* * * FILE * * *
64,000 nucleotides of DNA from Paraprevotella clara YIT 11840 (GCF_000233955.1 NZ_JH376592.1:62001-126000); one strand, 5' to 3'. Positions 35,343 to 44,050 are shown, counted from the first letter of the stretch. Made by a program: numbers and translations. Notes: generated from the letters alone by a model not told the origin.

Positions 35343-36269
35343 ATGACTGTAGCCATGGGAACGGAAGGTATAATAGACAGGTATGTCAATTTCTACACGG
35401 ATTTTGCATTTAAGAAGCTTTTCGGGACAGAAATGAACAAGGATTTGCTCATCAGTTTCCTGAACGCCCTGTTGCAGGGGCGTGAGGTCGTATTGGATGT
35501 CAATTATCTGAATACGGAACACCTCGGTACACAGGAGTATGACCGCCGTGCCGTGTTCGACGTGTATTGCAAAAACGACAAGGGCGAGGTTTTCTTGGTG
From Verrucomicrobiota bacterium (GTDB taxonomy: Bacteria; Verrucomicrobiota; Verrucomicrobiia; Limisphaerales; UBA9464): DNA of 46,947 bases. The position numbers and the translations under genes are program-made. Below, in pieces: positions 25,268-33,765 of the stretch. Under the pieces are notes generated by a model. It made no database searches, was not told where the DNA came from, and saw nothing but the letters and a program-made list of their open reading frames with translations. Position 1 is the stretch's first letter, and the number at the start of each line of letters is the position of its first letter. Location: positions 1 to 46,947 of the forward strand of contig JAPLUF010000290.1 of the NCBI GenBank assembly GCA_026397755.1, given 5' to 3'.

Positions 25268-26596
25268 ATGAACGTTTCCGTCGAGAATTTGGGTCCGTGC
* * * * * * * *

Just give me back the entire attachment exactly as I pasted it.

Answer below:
64,000 nucleotides of DNA from Paraprevotella clara YIT 11840 (GCF_000233955.1 NZ_JH376592.1:62001-126000); one strand, 5' to 3'. Positions 35,343 to 44,050 are shown, counted from the first letter of the stretch. Made by a program: numbers and translations. Notes: generated from the letters alone by a model not told the origin.

Positions 35343-36269
35343 ATGACTGTAGCCATGGGAACGGAAGGTATAATAGACAGGTATGTCAATTTCTACACGG
35401 ATTTTGCATTTAAGAAGCTTTTCGGGACAGAAATGAACAAGGATTTGCTCATCAGTTTCCTGAACGCCCTGTTGCAGGGGCGTGAGGTCGTATTGGATGT
35501 CAATTATCTGAATACGGAACACCTCGGTACACAGGAGTATGACCGCCGTGCCGTGTTCGACGTGTATTGCAAAAACGACAAGGGCGAGGTTTTCTTGGTG
From Verrucomicrobiota bacterium (GTDB taxonomy: Bacteria; Verrucomicrobiota; Verrucomicrobiia; Limisphaerales; UBA9464): DNA of 46,947 bases. The position numbers and the translations under genes are program-made. Below, in pieces: positions 25,268-33,765 of the stretch. Under the pieces are notes generated by a model. It made no database searches, was not told where the DNA came from, and saw nothing but the letters and a program-made list of their open reading frames with translations. Position 1 is the stretch's first letter, and the number at the start of each line of letters is the position of its first letter. Location: positions 1 to 46,947 of the forward strand of contig JAPLUF010000290.1 of the NCBI GenBank assembly GCA_026397755.1, given 5' to 3'.

Positions 25268-26596
25268 ATGAACGTTTCCGTCGAGAATTTGGGTCCGTGC